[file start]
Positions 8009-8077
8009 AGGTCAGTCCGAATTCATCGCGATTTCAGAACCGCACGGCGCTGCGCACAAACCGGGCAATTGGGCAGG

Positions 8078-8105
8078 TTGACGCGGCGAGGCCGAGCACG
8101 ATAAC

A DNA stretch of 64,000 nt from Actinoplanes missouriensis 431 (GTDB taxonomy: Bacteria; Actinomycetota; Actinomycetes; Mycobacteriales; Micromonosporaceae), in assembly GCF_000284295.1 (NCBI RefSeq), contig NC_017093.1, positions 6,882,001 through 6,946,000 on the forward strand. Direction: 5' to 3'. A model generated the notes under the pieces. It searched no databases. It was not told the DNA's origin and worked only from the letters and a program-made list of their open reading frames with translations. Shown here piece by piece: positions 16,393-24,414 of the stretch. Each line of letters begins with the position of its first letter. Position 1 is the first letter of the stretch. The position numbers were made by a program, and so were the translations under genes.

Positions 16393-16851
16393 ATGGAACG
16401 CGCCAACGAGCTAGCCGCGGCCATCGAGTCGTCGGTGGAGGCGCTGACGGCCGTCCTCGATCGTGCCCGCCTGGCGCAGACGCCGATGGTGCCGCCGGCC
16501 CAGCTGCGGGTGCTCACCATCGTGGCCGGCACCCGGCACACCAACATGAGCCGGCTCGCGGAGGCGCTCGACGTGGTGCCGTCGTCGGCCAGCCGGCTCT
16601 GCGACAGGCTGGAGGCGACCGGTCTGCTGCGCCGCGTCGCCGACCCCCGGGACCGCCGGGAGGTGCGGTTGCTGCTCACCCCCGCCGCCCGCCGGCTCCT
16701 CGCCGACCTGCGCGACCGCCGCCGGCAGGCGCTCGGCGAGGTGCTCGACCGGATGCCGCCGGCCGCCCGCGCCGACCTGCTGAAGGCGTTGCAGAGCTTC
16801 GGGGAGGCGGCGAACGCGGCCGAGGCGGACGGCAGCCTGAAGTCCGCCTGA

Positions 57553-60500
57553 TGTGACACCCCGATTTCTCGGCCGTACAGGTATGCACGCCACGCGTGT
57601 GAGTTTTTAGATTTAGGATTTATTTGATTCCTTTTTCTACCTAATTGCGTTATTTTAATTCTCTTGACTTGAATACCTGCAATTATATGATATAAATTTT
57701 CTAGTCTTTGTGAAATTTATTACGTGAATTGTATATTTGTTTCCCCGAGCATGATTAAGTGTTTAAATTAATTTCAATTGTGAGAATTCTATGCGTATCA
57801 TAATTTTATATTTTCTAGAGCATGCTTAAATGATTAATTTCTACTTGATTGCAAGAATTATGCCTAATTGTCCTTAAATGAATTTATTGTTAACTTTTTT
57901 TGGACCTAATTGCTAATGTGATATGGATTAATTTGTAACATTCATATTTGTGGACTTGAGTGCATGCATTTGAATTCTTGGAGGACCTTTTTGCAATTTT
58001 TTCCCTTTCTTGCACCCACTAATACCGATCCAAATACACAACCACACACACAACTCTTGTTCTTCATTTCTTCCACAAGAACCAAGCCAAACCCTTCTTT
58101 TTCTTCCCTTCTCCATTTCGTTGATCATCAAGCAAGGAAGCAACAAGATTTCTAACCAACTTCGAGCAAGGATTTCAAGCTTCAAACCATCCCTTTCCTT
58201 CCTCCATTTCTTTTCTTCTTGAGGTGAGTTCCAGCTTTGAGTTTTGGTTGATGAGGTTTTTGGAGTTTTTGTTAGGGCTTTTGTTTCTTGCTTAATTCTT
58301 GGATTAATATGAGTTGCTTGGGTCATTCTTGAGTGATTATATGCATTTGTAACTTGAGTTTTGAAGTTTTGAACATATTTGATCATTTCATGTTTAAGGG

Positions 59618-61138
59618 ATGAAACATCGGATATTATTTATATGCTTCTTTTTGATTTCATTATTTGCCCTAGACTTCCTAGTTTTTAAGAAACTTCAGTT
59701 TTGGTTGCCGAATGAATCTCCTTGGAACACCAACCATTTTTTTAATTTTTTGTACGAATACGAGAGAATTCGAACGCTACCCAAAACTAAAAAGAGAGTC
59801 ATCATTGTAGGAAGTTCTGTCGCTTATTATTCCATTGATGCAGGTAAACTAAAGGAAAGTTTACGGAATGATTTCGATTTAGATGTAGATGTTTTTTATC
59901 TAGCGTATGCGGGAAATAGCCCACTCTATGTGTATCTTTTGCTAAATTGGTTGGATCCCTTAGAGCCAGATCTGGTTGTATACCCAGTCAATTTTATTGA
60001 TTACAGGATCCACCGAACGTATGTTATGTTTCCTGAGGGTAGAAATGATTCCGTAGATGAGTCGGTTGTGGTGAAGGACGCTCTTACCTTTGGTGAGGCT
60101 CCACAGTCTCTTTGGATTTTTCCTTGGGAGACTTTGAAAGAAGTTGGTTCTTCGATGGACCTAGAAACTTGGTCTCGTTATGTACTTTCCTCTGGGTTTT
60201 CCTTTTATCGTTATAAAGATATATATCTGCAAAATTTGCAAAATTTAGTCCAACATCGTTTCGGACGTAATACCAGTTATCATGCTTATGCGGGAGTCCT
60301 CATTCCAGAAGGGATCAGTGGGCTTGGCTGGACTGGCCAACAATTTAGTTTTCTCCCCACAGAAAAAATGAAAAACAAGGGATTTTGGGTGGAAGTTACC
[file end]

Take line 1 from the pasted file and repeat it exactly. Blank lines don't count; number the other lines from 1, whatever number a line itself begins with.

Positions 8009-8077